Irvine right on track

Anyone ever heard of the omnium?

Not to be mistaken with the layered garden vegetable that goes well with steak and mushrooms.


Well don’t feel bad. I’m a sports nut and before my rendezvous with Martyn Irvine, I had to deploy Google.

Omnium is the decathlon of track cycling. Endurance is key in a discipline that contains six different events: a flying lap against the clock, 30km points race, the riveting and dangerous elimination, 4,000m individual pursuit, scratch race and, to conclude, the 1km time trial.

It is a new event to the Olympics; one that represents a possible medal shot for Ireland in the shape of the 27-year-old from Newtownards, Co Down, who up until 10 years ago had never sat on a bike.

Sport wasn’t even a passing interest. PE was skipped because it was too much like hard work. In truth, everything was an effort for the moody teenager. As cars were the only thing he got any kick from, he left school at 16 to work as a mechanic at Shaws.

As fate would have it, the lads in the garage were immersed in cycling. They introduced the young buck and he loved it. Flourished too.

At a race in Navan, he met Grace McNally, a former All-Ireland medallist at underage level. She is now his fiancée and, when in Ireland, he lives with her in the Dublin village of Lusk. They haven’t set a date for the wedding yet.

“The Olympics got in the way,” he smiles.

Despite having an innate talent for the bike, how Irvine came to take the omnium route to London is a story in itself. He had been part of the Team Pursuit squad targeting these Games but the death of a close friend and the squad’s spiritual leader in a car accident started the disintegration of that dream.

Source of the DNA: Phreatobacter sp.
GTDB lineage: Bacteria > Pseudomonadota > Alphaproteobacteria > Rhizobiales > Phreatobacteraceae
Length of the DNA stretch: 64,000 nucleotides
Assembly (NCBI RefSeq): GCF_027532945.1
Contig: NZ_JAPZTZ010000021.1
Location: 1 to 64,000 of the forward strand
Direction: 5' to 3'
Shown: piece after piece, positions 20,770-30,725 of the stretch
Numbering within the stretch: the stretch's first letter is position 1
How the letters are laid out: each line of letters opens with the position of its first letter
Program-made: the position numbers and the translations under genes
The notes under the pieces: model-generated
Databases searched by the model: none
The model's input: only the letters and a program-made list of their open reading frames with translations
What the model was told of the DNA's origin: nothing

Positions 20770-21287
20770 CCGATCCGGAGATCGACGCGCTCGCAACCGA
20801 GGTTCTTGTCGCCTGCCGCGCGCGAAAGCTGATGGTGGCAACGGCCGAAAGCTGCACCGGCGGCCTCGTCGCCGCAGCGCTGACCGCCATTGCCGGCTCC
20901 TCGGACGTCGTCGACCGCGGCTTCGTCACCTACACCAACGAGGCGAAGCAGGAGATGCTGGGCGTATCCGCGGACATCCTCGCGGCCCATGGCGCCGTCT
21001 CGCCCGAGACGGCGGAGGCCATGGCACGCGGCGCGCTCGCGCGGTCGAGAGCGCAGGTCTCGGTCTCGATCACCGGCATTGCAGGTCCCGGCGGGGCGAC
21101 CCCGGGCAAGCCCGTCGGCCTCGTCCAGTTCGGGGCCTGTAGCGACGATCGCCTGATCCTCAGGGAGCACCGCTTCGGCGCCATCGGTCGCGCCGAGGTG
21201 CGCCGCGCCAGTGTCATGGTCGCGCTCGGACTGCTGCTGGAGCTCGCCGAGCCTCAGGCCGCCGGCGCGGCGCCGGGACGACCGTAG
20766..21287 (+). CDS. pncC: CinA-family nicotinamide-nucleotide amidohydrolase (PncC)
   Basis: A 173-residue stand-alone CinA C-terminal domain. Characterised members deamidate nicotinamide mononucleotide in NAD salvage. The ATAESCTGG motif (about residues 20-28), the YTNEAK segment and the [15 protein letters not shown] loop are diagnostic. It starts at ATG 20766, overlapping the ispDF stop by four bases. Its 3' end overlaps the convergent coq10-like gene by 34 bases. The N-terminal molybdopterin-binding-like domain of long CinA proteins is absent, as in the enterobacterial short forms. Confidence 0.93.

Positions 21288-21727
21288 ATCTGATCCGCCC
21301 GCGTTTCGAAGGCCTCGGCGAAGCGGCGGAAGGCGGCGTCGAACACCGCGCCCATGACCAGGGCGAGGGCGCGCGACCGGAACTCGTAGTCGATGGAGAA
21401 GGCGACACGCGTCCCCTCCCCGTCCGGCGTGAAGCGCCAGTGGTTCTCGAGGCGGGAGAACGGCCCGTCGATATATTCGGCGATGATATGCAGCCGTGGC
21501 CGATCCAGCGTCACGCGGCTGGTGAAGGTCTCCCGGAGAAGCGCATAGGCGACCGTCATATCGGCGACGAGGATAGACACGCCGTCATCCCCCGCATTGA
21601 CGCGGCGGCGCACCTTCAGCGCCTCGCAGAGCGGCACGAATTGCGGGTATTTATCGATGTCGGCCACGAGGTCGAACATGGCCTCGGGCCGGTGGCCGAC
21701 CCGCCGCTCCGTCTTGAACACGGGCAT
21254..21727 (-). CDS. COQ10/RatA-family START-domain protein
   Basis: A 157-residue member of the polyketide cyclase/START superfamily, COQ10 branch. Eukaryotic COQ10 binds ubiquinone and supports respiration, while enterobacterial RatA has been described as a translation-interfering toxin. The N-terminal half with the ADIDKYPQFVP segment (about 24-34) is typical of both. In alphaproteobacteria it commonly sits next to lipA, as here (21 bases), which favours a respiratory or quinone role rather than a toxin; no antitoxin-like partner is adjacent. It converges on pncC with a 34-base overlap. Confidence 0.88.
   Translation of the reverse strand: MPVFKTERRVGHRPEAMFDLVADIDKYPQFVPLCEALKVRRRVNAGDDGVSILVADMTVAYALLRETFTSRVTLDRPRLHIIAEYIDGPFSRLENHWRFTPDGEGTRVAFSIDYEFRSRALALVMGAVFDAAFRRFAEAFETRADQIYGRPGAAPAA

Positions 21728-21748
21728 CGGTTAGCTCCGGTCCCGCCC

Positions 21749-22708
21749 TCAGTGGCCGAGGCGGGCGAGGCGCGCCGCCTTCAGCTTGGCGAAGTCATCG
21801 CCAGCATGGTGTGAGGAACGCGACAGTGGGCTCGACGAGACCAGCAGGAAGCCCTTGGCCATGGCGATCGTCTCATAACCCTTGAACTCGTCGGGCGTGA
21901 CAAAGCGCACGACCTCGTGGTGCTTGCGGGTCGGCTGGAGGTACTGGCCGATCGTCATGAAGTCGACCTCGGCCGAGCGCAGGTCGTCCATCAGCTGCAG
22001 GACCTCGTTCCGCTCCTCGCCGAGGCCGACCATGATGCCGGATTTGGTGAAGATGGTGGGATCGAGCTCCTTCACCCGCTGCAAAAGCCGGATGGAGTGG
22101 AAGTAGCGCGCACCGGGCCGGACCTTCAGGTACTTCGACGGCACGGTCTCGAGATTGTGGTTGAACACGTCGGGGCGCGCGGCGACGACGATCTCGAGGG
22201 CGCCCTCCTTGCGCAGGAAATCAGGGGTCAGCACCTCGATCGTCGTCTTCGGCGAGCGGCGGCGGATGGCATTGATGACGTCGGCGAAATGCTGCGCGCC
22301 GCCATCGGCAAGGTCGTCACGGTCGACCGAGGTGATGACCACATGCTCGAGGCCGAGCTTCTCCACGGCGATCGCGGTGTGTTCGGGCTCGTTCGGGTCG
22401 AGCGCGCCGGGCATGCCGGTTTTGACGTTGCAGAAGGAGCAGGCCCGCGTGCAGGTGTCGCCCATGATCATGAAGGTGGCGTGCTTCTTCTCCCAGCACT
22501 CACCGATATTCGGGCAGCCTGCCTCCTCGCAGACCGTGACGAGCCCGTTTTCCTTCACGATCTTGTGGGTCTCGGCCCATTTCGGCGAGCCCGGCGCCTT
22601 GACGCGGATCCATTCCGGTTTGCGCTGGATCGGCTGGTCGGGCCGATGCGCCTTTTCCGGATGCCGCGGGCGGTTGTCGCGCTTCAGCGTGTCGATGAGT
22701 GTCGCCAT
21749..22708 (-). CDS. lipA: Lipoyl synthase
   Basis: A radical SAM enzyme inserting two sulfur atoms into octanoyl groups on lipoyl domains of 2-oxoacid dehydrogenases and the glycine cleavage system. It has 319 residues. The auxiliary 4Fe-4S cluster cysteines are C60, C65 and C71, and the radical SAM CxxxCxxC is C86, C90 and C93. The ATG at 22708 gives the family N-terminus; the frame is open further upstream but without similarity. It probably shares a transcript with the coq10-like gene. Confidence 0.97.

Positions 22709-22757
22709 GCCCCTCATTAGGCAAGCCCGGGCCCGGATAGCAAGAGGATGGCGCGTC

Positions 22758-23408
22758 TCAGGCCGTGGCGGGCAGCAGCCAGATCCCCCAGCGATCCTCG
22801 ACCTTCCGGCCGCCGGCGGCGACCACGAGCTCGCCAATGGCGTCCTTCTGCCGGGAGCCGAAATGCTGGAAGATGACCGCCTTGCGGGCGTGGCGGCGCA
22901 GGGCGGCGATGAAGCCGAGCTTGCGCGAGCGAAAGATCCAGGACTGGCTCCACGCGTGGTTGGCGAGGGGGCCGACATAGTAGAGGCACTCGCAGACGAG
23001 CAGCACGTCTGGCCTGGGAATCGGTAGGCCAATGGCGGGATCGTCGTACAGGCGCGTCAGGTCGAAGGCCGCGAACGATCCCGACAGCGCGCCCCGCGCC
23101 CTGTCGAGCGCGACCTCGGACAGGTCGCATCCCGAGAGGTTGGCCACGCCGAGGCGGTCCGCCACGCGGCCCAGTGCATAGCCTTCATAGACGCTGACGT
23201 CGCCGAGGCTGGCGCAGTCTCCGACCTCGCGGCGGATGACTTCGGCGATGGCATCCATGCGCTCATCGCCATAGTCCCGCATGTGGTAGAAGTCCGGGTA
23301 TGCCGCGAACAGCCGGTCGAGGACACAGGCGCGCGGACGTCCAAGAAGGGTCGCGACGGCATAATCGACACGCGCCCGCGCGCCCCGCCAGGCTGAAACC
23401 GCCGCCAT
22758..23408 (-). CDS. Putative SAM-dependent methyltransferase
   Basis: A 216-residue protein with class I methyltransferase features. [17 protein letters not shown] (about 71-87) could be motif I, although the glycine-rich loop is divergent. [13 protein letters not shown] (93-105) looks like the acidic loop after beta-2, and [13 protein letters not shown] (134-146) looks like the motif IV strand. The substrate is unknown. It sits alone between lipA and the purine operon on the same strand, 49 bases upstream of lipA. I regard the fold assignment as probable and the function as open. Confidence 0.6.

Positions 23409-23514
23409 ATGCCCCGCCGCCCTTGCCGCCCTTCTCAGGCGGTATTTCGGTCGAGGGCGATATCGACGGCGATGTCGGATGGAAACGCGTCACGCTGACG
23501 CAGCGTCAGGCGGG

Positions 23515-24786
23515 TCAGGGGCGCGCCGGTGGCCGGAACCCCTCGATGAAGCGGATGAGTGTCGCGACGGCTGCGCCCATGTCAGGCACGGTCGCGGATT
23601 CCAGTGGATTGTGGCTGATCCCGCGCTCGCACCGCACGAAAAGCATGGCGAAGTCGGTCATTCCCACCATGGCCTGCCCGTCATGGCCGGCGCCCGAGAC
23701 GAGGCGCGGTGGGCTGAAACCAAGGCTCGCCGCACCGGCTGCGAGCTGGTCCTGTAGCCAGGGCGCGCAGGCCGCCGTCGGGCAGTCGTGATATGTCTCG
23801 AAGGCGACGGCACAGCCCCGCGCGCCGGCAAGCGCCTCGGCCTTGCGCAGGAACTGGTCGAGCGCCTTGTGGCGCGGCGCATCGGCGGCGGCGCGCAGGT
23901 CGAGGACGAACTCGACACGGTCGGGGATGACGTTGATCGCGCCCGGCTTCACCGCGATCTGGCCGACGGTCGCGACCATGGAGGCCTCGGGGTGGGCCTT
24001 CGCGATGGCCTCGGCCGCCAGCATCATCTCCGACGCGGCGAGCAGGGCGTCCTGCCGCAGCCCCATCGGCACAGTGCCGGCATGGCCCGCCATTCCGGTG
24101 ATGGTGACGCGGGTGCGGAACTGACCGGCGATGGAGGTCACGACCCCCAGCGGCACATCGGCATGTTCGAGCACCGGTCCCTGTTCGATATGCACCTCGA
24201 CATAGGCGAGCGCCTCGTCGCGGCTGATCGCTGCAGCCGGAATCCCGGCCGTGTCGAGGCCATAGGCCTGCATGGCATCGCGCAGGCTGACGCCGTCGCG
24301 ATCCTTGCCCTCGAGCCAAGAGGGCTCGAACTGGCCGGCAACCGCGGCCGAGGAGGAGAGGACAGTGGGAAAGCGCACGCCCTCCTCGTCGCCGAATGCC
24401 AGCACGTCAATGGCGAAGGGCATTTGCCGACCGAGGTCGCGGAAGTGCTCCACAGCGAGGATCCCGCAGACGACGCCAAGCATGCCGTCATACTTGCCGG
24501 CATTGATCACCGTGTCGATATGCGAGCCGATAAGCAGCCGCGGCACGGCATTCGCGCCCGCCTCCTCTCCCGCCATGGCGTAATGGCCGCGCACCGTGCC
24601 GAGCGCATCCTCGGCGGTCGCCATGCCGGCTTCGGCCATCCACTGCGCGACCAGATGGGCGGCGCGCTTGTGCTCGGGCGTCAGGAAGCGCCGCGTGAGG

“It’s been a steady progression really. There were no ‘bingo’ moments. There were a few ‘oh shit’ moments. Generally, I’ve limited my losses and it’s been a steady progression since November 2010, which was the first race.

“Paul Healion was a good mate of mine. He had an accident and that was the end of him. That was the beginning of the end of the Team Pursuit. He was the driving force, the backbone of it. He was there, even before there was a plan.

“Matt Brammeier came on board and then went off professional. A few others retired and I was left standing there on my own. What do I do now?

“I suited the mould for Olympic omnium. But there’s no track in Ireland, so there was a lot of travelling involved. I’d never done a bunch race till the European Championships in 2010 — actually I had, the Commonwealth Games in October. That was my first hit at racing on the track with other lads on it. It was sore, it hurt a lot.

“I learned a lot fast… technique and stuff. Things you don’t know are happening but it is happening. Track craft.”

He finished ninth in those Europeans and improved to fifth last year. A seventh at the World Championships in Melbourne in April secured Olympic qualification and with the margins “stupidly close”, marks him out as a genuine prospect.

He is a also a road-racer, a member of the Giant Kenda outfit in Taiwan, but the demands are flexible, even if the travel can be testing. He flies in, competes, and returns to Mallorca, where he does most of his omnium training with coach Andy Sparks. The progress he has made is remarkable.

“It was against the grain. Out of 10 people, nine thought I was an eejit. ‘With no track in Ireland, you haven’t a chance, what are you doing you mad man?’ You can do anything if you want it hard enough; focus, throw all your eggs in the one basket.”

The moody kid can resurface sometimes though. He gets down on himself but McNally talks him around and Sparks re-enthuses him.

“Everybody thinks it’s great. For every one good day, there’s 10 down days. More. 20. Training can be just mental focus. That’s the brunt of it. Every morning. ‘Why am I doing this?’

“You need to set goals or you’d crack up. I think that’s what I’m good at, thinking about the big picture. I do have my miserable moments — probably more than most — but I soon snap out of it.

“There’s more people willing to say you’re crap than you’re good. So you have to ignore that and I’m good at that. My fiancée comes in there. She’s good at saying, ‘Think why you’re doing it’, steering me in the right direction. She should be getting a salary.

“My coach is the other one. He’s the motivator. ‘Everything is doable with planning and good execution’. He’s right so far.”

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